Hasegawa 1/72 Jaguar GR.1






See review


Scott Van Aken


'Special Marking'


The Jaguar was a cooperative venture between the French andBritish aerospace industries to produce a tactical strike fighter. Both Dassaultand Bae were involved in the design of the plane and they are remarkablysimilar, differing only in specific equipment desired by the separate air arms.In total, a few over 400 aircraft were built, with half going to the French AFand half to the RAF. There were also a small number supplied to Nigeria, Omanand Ecuador.

Prototypes flew in 1968 with first training units getting theiraircraft in late 1973. Production for the RAF ceased in 1977 with 165 singleseat and 35 twin seat aircraft being delivered. Over the years, they haveundergone the usual modification and suffered the usual losses. At one time,there were a total of eight front line squadrons flying the Jaguar in the RAF.These aircraft supplanted Phantom squadrons, with those aircraft replacingLightnings in the air defense role.

As the Tornado came into the force, a number of Jaguar unitswere themselves replaced with the larger swing-wing aircraft. Currently thereare three Jag squadrons; 14, 54 and 16. 16 squadron is actually the OTU(Operational Training Unit) where pilots from flight school or other types learnto fly and fight the Jaguar. By this time, all of the Jaguar fleet is in arather boring grey scheme that seems to have taken over for modern tacticalaircraft. However, there are several specially painted aircraft that appear fromtime to time. The one in this kit is for the 16 Sq flight display aircraft, in avery nice semi-matte black scheme. Despite the increasing age of the fleet, theonly replacement on the horizon would be the Eurofighter or a similar Britishdevelopment.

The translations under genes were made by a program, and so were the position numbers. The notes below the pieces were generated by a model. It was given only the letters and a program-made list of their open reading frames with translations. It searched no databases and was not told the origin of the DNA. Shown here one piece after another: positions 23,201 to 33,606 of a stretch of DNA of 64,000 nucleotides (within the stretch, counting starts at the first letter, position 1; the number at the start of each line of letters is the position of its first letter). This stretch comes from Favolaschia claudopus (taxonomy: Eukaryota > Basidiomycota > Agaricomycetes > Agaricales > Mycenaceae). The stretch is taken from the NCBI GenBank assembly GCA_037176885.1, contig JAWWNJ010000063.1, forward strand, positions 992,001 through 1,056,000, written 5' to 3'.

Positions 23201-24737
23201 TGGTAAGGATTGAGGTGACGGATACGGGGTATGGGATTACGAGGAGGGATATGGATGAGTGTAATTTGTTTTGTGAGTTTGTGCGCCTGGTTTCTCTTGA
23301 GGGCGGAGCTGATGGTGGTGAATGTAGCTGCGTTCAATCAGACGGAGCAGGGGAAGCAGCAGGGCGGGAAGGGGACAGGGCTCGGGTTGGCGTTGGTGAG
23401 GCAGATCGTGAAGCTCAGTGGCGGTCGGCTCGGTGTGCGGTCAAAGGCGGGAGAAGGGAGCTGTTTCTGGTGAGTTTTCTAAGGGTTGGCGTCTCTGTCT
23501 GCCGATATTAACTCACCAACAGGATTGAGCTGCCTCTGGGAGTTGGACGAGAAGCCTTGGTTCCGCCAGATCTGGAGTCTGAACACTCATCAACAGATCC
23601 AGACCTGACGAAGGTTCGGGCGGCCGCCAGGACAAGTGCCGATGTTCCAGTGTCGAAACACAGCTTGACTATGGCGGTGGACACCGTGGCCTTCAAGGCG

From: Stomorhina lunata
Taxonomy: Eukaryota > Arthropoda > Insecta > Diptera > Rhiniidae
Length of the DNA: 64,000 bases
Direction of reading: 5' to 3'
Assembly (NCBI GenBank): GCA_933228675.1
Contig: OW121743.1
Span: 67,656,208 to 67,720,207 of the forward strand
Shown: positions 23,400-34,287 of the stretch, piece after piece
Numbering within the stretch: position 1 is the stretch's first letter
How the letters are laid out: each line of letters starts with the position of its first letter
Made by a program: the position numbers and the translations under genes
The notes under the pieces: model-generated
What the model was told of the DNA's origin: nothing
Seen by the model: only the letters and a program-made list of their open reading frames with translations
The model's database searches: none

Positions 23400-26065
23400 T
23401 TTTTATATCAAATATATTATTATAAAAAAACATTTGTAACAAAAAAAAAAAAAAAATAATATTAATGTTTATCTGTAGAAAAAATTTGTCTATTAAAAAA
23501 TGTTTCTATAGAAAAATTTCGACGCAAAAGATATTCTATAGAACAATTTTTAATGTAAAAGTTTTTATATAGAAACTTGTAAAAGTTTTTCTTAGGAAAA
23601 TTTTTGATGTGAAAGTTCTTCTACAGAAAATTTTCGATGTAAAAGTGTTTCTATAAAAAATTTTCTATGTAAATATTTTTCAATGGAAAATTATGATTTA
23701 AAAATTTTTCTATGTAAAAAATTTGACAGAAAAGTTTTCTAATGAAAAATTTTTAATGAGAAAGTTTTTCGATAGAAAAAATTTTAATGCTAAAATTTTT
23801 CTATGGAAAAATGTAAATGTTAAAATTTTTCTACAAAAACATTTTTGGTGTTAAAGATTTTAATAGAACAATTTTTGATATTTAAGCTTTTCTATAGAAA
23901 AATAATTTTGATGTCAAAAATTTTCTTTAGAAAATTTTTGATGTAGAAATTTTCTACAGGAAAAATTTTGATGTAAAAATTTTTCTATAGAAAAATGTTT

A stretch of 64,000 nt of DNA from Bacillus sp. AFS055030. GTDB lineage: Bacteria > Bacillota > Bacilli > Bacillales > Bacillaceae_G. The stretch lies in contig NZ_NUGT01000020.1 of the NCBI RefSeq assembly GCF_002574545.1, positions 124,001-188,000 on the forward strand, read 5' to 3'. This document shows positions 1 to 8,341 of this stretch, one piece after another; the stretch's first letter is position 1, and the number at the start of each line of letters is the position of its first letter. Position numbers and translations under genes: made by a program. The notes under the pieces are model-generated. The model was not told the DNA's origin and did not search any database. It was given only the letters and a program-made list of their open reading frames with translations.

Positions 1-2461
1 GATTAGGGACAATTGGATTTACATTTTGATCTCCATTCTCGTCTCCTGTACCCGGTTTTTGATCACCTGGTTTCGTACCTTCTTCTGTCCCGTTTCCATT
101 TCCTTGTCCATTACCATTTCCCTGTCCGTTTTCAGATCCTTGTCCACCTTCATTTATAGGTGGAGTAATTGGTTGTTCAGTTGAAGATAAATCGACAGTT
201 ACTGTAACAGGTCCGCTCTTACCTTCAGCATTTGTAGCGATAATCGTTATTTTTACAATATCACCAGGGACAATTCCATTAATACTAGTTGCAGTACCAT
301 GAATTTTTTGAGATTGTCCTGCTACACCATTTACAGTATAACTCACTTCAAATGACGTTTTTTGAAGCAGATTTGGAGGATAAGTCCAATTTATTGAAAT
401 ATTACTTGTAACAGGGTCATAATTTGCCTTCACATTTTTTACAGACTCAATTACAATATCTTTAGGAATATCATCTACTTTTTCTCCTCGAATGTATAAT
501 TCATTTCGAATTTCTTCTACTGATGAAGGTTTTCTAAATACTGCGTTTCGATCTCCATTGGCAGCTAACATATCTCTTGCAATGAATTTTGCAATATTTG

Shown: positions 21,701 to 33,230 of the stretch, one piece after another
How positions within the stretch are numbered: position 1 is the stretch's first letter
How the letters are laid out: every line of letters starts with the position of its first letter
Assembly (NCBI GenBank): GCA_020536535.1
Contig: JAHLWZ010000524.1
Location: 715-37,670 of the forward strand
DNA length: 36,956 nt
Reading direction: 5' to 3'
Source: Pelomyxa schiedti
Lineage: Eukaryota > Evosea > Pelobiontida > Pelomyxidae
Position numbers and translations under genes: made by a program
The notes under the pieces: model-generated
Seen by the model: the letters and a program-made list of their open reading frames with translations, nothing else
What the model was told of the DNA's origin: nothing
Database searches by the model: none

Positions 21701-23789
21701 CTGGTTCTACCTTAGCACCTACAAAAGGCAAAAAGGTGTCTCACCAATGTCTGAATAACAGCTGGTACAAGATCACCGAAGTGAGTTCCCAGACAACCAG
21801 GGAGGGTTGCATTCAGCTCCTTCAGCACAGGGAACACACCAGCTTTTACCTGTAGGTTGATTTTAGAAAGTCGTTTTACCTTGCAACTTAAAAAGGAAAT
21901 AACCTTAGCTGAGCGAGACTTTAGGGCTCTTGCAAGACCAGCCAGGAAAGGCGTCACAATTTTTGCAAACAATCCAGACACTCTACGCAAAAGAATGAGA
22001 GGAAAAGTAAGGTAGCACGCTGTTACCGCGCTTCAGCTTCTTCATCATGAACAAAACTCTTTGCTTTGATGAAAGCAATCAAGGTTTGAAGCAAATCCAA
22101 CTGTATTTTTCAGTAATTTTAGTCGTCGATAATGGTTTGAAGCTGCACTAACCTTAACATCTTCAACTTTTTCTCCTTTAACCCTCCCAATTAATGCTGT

The date on this kit is 1985. Hard to believe that it has been over fifteenyears since this kit first appeared on the shelves. When it appeared back thenit was on the cutting edge of model technology with nicely engraved panel linesand the ability to do several variants. Probably the biggest area where kitshave improved is the interior. This kit is typical of the time (and typical ofmost current Hasegawa 1/72 kits) in that instrument panels and side consoles aredecals. The seat is OK, but a bit plain and the serious modeler will replaceit. 

A very nice touch is that there is a full weapons suiteconsisting of Matra missiles and British rocket pods/bombs. As you can see fromthe sprues, you can build a French Jaguar with this kit as both noses and tailsare given. The British nose does not have clear bits for the laser range finderso you will have to either cut that part away or paint it black. You have theoptional overwing missile rails and a boarding ladder included.

Instructions are typical of Hasegawakits and are very good. Paint references are for Gunze paints, though you caningnore those for the outside colors. As many of you know, Hasegawa is known forgetting maximum mileage out of a kit. It does so by basically doing a new decalsheet. When you open the box, you will see the same instruction sheet from 1985with an addendum sheet for the new decals.  These are Hasegawa made decalsand have all the pluses and minuses that accompany that. The plusses are thatthey are well made and in register. The minus is that they are a bit thick. You mustuse very warm to hot water to apply these decals so that they can properlysnuggle down. Using a setting solution can cause major problems (likepermanent wrinkles) so it is not recommended unless you are feeling brave!

Overall,this is a really nice kit. I know that there is an Italeri kit of this planethat is years newer in design. Not sure how much better it is as I have notbuilt it. However, I did build this kit about 9 years ago and used a bunch ofaftermarket stuff on it. I was quite pleased with the result and it is still afavorite. Here is a link to that review.

Review kit courtesy of MarcoPolo Importers. Thanks for your support.

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